596 phrases avec le mot then
' The beggar is then made to use, as it were, a technical phrase, to name a well
But the nymph first attracts the attention of the boy and then sighs out her desire (as again on l. 19).
Then were we no taller than this young columbine.
Then Damon: 'Thus passed the days of our childhood, when in our games thou wast my wife and I was thy husband.
' He then criticizes his own achievement, and we shall, in our notes, avail ourselves of some of his remarks.
But then it would not have rhymed
This shows that Chénier was then meditating the poem L'Amérique, of which he wrote only fragments.
, but then come Apollo, Calliope,
namely, to carry the insects in their paper cornets about a hundred paces in the opposite direction to that which you intended ultimately to carry them, but before turning round to return, to put the insects in a circular box with an axle which could be made to revolve very rapidly first in one direction and then in another, so as to destroy for a time all sense of direction
Cette pénurie connue, une autre méthode me fut soumise, plus simple que la première, et d'un résultat plus sûr, d'après Darwin lui-même: «To make a very thin needle into a magnet: then breaking it into very short pieces, which would still be magnetic, and fastening one of these pieces with some cement on the thorax to the insects to be experimented on.
In these moments he always spoke of a dear friend, Émile Erckmann, a graduate of Phalsbourg, who was then following the study of law at Paris as one who shared his ambition and who had been and would be a partner in his efforts for literary distinction.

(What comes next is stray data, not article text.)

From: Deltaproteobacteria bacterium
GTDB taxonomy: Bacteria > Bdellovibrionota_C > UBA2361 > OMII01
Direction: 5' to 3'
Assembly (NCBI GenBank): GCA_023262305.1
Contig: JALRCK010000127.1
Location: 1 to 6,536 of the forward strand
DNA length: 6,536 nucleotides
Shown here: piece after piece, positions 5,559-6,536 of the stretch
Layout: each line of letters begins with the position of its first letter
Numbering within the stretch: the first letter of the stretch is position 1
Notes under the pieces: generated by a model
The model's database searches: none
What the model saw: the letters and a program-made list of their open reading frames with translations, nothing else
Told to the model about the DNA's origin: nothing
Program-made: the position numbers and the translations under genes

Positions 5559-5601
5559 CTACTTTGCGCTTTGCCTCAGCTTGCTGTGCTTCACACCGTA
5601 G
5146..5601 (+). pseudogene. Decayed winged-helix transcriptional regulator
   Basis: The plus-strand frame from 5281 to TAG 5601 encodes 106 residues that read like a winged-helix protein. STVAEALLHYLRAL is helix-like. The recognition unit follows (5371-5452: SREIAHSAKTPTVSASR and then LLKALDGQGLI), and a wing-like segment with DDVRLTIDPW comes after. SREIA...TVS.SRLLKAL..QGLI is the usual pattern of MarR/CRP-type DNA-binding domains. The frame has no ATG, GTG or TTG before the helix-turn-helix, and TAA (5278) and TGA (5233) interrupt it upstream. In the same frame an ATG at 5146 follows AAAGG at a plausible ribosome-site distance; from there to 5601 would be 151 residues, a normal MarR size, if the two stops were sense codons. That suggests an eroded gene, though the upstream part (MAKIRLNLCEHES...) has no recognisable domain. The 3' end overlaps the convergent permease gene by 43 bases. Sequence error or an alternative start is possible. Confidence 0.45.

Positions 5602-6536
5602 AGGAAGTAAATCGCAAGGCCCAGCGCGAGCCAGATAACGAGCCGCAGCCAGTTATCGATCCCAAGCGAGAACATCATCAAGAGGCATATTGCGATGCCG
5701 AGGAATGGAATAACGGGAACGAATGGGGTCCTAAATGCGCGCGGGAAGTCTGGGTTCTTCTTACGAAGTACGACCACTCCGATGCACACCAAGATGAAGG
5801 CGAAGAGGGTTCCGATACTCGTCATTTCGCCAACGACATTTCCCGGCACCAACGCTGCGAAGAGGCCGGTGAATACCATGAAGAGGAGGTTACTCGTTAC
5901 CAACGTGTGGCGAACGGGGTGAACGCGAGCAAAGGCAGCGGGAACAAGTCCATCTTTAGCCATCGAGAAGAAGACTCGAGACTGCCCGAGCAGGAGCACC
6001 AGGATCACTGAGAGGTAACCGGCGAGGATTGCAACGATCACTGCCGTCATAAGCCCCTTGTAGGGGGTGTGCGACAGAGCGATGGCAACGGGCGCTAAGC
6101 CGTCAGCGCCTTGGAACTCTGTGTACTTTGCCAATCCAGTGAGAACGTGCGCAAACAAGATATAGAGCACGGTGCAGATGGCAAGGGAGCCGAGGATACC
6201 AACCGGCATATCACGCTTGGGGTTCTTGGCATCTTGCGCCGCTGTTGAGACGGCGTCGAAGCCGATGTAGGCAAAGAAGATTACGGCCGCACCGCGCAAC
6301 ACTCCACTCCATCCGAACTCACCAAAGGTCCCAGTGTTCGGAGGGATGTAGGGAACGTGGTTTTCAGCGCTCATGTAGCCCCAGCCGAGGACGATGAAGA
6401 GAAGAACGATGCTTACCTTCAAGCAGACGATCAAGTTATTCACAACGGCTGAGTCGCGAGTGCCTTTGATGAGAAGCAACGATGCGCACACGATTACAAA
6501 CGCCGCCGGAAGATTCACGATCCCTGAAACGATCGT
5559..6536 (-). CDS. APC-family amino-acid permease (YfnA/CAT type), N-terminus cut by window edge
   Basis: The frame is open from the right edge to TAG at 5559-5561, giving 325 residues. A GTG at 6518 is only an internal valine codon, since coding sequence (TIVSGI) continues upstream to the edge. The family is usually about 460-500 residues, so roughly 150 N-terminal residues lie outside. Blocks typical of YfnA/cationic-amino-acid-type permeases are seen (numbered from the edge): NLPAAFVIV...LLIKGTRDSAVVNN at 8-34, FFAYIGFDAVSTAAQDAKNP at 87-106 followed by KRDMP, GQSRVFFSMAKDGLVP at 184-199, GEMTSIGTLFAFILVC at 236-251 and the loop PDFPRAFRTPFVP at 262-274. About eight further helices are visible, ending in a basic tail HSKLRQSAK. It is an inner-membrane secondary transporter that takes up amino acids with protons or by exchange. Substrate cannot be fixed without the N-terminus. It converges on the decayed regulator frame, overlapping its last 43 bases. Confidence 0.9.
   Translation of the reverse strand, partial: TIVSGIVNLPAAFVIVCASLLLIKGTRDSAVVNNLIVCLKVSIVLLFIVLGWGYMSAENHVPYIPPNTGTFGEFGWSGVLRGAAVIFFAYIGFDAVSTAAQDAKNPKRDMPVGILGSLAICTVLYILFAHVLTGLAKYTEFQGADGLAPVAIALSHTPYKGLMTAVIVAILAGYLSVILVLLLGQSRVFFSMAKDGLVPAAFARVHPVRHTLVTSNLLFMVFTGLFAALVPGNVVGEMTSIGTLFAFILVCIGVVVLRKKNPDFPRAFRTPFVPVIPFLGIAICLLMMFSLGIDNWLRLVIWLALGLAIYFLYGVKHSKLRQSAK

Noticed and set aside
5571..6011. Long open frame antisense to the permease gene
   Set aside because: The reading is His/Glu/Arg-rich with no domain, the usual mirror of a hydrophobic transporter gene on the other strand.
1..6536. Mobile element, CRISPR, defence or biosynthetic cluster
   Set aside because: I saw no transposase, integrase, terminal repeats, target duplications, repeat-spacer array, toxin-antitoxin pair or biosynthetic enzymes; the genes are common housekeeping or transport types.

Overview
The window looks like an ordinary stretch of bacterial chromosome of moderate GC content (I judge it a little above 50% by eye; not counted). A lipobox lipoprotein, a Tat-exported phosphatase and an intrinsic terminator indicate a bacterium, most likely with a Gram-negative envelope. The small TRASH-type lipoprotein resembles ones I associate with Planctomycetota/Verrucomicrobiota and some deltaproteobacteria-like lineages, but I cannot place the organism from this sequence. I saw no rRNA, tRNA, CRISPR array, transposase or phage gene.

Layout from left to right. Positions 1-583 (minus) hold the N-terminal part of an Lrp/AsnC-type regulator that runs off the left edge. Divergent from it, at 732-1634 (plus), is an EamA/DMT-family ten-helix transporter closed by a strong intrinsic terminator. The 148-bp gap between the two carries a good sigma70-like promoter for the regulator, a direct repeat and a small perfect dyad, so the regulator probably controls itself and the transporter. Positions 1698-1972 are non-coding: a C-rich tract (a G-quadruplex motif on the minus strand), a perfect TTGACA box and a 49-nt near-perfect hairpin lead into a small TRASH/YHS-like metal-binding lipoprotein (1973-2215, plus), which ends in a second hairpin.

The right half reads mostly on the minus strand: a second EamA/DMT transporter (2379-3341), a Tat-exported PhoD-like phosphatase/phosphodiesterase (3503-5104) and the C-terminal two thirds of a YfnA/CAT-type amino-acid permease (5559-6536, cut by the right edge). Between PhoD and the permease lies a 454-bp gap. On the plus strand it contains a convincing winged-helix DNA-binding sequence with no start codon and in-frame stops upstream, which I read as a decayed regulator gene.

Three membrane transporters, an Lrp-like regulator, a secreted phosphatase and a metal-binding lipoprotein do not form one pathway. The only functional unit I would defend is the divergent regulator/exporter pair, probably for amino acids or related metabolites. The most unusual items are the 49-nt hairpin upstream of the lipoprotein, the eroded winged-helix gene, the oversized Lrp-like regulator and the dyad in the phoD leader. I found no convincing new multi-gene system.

A constitutional monarchy was then
The word faubourg originally signified "village," or "suburb," then, as the outlying districts were absorbed
the servants, as I then thought, of God, and were principal in the holy temple, to do his work therein.
' Then I chose to stand under a main beam that lay over-thwart
but then I thought again, should the bell fall with a swing, it might first hit the wall, and then rebounding upon me, might kill me for all this beam.
Then the water stood in my eyes, and I asked further: But Lord, may such a great sinner as I am be indeed accepted of thee, and be saved by thee?
Then the interpreter took Christian by the hand, and led him into a very large parlour that was full of dust, because never swept;
Then said the interpreter to a damsel that stood by: Bring hither water and sprinkle the room;
Then said Christian:
Then she counselled him, that when he arose in the morning, he should beat them without mercy.
Note 437: I argued to myself that, if unchastity in a woman, whom St. Paul terms the glory of man, be such a scandal and dishonour, then certainly in a man, who is both the image and glory of God, it must, though commonly not so thought, be much more deflouring and dishonourable. (Ibid.
Note 495: But else in deep of night, when drowsiness Hath locked up mortal sense, then listen I
Then to come, in spite of sorrow, And at my window bid good-morrow, Through the sweet-brier, or the vine, Or the twisted eglantine: While the ploughman near at hand Whistles o'er the furrow'd land, And the milk
Towered cities please us then, And the busy hum of men, Where